Using Google Scholar

10 Jul

Outside of the universities, most people learn about science through secondary media sources. These sources can be quite valuable allowing knowledgeable individuals to interpret important research findings to the public. Deric Bownd’s Mindblog is an excellent example of this approach and, of course, this blog is itself a secondary source. On the other hand, media can sometimes distort or sensationalize research findings.

One of the great untapped possibilities of the internet is that primary research literature is now much more available to the public. In most cases you can find, at least, the abstract of important research reports. Often you can find the entire research paper on line. This means that you have the opportunity to read research without filters. In my opinion the easiest way to access research is through Google Scholar.

Google Scholar searches published research and patents. Let’s say we were interested in the reading the research on aspirin and Alzheimer’s disease. All we would have to do is to open Google Scholar and enter the relevant search terms.

search terms

Note that I have unchecked the box for patent search since they would not be relevant in this case. Here are the search results:

search results date sorted

A couple of things to note. The links tend to be links to abstracts, however, the original papers are often available as pdfs in the right hand column.

Google Scholar also gives you option of sorting by date, so you can easily read the most recent research (but, be careful here, recent research is not always better research, each study should evaluated on its own terms). In addition, there is a link that shows how often, each paper is cited. If you click on the citation link it will produce a list of papers that have cited that work. This is very helpful because it allows you to see if other researchers have found similar results.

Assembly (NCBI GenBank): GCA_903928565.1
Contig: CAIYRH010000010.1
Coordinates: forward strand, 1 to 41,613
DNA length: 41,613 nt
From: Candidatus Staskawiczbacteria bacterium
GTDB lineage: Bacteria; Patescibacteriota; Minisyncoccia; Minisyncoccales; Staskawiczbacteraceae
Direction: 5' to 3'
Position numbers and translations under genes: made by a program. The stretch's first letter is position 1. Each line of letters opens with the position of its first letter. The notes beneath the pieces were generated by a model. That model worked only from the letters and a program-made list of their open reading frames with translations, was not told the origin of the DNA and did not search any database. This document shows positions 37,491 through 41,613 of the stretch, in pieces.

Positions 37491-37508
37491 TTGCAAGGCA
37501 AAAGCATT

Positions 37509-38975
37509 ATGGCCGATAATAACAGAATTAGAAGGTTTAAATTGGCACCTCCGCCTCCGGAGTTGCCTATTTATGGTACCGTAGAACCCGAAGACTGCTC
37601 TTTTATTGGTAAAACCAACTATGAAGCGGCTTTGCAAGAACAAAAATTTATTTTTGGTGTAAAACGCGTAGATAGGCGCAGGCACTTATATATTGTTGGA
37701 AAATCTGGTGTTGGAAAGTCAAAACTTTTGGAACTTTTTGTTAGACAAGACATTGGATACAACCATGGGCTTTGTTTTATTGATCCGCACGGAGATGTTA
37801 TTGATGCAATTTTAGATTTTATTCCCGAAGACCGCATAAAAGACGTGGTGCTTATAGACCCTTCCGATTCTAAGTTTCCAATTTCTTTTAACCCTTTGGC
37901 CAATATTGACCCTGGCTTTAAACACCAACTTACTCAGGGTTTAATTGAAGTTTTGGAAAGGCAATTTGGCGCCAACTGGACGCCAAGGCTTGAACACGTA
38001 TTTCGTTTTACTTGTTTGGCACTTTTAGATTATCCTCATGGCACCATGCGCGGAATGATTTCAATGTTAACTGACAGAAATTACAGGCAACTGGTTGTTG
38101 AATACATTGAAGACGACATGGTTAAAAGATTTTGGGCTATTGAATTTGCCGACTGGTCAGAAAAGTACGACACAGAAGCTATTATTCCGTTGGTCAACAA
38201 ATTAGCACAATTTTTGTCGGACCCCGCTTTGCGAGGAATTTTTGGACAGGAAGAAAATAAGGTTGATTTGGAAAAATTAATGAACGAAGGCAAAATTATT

Primary research papers are often written in a technical language. But technical does not mean inpenetrable. With a little patience you can often follow the main thread of the argument and evaluate how well the evidence supports that argument.

One the central goals of modern education needs to be the creation of informed consumers of research.

 

4 Responses to “Using Google Scholar”

  1. Bruce Wayne July 22, 2013 at 10:48 pm #

    It would be awesome if you could expand on this. A follow up article on how-to read scientific papers for the layman, a survival guide of what you should and shouldn’t do and best how to make sense of it all.

    Just an idea. Love the site. Cheers

    • jecgenovese July 23, 2013 at 12:05 pm #

      Great suggestion, I’ll definitely do that.

Trackbacks/Pingbacks

  1. Does hand clenching improve memory? | peakmemory - July 14, 2013

    […] advice when you hear a claim about a new memory breakthrough is to look at the original research.  Google Scholar  makes that easy. The paper, “Getting a Grip on Memory: Unilateral Hand Clenching Alters […]

  2. On line misrepresentations of research findings | peakmemory - July 29, 2013

    […] not accept media reports about scientific findings on face value. When ever possible we should check the original papers to find out what the research actually […]

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